Sunday, March 11, 2012

John Fowles and the last sentence

John Fowles (1926-2005) wrote “The French Lieutenant’s Woman” in 1969. The novel, which begins with a Thomas Hardy veneer and a Victorian feel to it, soon mutates into an existentialist exercise with a modernist choice of alternative endings. It catches you almost unprepared as it lifts the boundaries, blending the past and the present and suddenly all is swept away and what remains is a distilled perception of the human condition. For example, in a sudden epiphany moment, Charles realises that man has in fact entrapped himself in a vicious cycle of his own making. Existentialist writing was never so thrillingly engaging and poetic:
“In a vivid insight, a flash of black lightning, he saw that all life was parallel: that evolution was not vertical, ascending to a perfection, but horizontal. Time was a great fallacy; existence was without history, was always now, was always this being caught in the same fiendish machine. All those painted screens erected by man to shut out reality - history, religion, duty, social position, all were illusions, mere opium fantasies."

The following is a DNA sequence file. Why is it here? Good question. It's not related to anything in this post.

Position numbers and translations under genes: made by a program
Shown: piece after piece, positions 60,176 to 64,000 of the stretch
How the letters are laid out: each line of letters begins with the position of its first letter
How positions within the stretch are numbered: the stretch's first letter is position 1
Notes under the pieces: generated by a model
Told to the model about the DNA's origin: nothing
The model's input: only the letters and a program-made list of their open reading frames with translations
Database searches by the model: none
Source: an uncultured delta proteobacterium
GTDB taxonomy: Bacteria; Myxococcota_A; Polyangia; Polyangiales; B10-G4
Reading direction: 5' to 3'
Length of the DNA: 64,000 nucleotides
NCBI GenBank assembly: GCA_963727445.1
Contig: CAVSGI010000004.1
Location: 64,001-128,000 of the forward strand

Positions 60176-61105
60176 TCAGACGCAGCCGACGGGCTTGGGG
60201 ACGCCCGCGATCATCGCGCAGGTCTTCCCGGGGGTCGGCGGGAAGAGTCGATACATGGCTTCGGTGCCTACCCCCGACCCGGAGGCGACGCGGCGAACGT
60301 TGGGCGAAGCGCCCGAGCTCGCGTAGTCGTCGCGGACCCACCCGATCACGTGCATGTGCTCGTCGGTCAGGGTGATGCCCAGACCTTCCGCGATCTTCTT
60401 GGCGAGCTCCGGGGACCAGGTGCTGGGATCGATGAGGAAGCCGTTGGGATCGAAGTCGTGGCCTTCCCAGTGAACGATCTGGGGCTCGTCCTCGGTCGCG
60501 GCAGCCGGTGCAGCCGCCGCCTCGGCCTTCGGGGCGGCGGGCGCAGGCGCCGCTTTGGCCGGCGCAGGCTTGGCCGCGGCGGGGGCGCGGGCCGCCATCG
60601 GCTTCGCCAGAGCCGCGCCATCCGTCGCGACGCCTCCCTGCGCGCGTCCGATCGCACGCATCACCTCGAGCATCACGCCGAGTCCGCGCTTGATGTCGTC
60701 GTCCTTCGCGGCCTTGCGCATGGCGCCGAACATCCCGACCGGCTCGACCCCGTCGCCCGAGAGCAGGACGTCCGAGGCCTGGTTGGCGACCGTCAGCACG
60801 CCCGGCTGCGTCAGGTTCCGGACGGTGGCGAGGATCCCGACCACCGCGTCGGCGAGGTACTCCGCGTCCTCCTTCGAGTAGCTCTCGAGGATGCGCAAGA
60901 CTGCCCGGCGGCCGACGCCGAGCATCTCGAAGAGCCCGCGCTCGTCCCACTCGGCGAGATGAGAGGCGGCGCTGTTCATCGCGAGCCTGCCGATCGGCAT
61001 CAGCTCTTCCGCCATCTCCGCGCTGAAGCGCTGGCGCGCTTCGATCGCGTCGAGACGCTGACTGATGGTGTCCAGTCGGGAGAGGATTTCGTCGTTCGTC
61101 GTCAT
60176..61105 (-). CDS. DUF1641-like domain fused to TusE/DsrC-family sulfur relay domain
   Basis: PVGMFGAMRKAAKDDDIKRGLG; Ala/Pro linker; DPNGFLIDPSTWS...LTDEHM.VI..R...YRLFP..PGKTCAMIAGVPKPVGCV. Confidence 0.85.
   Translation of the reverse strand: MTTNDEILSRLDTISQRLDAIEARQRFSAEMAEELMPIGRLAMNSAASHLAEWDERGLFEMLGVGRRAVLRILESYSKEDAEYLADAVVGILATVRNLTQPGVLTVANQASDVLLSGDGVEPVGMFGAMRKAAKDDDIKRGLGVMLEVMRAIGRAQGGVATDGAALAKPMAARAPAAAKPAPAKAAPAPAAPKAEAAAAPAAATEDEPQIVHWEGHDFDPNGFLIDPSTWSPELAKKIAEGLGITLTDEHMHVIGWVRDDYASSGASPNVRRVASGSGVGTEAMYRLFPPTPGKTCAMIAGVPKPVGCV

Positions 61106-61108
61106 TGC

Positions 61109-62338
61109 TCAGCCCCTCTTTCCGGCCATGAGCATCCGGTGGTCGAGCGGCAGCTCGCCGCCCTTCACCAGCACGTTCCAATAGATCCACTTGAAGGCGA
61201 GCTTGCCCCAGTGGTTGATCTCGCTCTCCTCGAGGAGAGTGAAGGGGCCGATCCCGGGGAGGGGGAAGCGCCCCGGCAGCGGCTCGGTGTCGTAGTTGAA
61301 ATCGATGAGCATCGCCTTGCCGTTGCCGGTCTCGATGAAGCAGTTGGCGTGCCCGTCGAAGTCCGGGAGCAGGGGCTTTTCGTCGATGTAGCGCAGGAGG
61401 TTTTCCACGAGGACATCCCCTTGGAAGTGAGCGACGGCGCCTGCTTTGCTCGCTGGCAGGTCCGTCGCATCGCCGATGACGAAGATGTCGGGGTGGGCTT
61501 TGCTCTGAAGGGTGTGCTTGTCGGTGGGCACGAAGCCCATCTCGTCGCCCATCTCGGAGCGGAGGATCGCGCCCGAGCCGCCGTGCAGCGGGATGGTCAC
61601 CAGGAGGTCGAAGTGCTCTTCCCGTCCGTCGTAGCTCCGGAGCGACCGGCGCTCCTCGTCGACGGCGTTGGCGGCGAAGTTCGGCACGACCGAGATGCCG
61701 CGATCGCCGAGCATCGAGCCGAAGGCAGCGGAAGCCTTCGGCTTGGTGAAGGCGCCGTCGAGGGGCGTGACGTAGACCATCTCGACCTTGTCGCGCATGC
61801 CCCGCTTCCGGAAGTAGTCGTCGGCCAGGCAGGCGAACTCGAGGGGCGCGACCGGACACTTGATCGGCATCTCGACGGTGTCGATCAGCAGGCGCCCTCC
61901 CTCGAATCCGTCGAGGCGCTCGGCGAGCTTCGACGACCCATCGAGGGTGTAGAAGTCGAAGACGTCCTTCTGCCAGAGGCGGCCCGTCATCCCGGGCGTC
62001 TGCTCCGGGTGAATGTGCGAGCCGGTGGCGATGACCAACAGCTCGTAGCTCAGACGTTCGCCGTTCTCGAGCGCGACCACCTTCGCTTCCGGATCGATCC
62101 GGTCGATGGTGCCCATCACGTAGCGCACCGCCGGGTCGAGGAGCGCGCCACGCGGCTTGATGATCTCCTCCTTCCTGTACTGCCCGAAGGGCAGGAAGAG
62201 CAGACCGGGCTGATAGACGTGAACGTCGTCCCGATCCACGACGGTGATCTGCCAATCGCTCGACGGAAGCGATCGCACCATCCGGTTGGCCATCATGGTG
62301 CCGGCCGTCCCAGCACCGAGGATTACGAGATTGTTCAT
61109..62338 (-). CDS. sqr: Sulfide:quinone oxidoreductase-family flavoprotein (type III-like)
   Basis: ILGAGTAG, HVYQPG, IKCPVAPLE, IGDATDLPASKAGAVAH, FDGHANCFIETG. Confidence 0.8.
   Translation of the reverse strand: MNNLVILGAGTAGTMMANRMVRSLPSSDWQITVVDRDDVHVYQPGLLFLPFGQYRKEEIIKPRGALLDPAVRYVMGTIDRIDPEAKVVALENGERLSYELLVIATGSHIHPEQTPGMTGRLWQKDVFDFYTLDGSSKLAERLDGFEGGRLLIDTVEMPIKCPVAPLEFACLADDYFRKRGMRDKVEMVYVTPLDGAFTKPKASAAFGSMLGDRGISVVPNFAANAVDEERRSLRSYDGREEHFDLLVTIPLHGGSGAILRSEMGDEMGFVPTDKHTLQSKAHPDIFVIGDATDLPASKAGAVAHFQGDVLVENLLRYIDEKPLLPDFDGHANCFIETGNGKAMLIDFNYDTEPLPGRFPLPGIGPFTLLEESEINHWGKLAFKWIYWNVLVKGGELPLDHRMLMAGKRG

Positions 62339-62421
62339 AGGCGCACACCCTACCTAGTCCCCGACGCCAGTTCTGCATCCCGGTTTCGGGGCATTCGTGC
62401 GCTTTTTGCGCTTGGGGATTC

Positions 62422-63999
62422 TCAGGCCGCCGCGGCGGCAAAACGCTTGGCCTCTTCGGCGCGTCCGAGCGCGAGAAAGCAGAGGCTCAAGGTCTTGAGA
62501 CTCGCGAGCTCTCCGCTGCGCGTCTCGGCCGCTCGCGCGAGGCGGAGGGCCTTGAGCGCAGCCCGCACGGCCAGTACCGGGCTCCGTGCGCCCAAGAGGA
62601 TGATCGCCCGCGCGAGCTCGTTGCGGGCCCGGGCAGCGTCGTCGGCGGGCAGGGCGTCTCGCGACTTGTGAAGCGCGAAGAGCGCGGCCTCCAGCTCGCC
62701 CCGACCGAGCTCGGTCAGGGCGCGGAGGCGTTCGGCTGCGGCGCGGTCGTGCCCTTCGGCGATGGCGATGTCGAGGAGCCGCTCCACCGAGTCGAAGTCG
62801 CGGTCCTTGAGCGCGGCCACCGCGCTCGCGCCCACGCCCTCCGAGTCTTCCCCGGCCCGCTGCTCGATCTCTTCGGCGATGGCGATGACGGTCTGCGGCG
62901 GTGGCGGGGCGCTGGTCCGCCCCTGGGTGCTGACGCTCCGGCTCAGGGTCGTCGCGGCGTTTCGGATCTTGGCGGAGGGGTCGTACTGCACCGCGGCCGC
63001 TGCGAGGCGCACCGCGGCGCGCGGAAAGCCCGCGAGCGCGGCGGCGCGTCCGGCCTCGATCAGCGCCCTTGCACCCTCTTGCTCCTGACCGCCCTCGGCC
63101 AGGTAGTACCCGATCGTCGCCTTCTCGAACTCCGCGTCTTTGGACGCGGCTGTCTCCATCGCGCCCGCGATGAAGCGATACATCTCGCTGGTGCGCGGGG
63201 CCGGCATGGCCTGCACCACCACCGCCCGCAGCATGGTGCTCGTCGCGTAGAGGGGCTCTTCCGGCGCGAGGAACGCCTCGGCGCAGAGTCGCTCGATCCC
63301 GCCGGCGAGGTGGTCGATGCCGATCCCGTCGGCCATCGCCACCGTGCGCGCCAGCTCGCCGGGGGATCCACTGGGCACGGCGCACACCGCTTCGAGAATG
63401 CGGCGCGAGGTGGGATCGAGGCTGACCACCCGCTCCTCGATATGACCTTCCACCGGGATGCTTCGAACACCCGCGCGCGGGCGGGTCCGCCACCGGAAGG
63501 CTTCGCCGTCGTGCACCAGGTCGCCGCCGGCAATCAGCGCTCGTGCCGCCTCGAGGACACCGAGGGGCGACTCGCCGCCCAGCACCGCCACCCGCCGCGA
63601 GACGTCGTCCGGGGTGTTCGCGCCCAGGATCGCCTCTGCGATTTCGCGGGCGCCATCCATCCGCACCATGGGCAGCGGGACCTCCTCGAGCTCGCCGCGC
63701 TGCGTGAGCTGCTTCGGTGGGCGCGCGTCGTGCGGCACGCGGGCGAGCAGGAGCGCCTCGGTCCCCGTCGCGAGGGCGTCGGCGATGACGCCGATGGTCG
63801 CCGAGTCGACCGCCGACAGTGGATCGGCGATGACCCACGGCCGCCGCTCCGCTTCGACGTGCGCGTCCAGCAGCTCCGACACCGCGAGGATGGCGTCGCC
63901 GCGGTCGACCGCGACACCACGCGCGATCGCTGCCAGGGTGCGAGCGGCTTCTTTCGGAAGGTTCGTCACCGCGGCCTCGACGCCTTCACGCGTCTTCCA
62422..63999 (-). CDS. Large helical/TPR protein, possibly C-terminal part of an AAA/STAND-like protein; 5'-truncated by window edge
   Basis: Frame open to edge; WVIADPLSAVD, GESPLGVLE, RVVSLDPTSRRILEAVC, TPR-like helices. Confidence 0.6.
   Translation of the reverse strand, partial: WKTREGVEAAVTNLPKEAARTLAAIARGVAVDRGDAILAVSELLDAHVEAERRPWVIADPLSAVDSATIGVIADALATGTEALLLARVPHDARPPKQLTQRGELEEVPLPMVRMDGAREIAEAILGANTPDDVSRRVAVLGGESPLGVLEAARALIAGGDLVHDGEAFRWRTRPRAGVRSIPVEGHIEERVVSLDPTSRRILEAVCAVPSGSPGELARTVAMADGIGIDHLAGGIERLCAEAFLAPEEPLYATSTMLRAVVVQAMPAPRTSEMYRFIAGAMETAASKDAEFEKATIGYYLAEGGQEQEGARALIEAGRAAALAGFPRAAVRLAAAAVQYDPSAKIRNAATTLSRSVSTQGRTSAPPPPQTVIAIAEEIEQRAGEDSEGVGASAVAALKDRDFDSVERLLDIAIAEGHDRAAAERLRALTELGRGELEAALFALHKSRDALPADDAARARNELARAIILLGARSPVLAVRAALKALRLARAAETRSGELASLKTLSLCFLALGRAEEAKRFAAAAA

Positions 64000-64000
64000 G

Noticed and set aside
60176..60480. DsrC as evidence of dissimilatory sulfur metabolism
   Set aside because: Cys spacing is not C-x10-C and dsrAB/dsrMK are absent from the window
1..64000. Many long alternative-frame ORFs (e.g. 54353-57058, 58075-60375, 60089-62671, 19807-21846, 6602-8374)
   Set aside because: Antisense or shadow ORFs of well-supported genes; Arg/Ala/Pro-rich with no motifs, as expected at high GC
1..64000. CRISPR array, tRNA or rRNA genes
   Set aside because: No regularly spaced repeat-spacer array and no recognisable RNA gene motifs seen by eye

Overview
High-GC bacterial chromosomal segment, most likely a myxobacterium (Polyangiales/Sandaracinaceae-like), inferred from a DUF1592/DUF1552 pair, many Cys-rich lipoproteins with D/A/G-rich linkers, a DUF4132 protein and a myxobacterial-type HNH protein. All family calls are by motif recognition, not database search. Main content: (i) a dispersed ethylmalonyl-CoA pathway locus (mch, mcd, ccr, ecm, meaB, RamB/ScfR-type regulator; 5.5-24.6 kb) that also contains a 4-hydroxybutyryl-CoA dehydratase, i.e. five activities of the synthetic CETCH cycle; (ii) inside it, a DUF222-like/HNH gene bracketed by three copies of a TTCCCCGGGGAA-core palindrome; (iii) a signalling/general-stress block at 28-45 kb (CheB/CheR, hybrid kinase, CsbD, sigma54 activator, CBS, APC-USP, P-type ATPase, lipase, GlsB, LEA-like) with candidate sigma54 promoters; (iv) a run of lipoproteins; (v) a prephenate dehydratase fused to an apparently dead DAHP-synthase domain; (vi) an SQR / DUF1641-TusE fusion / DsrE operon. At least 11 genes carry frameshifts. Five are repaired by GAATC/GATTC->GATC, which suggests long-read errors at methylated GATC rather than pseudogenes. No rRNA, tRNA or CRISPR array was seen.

And exactly like that, like a flash of black lightning, certain passages in the book leap out by their sheer beauty and philosophical insight. John Fowles ends the novel with the following sentence. A last sentence that is supposed to bring closure. But in the hands of a great novelist this closure is all encompassing and we are left with the sense that the novel ends with a grand opening. Here it is: 

“ He walks towards an imminent, self-given death?  I think not; for he has at last found an atom of faith in himself, a true uniqueness, on which to build; has already begun, though he would still bitterly deny it, though there are tears in his eyes to support his denial, to realize that life, ... is not a symbol, is not one riddle and one failure to guess it, is not to inhabit one face alone or to be given up after one losing throw of the dice; but is to be, however inadequately, emptily, hopelessly into the city’s iron heart, endured. And out again, upon the unplumb’d, salt, estranging sea."        

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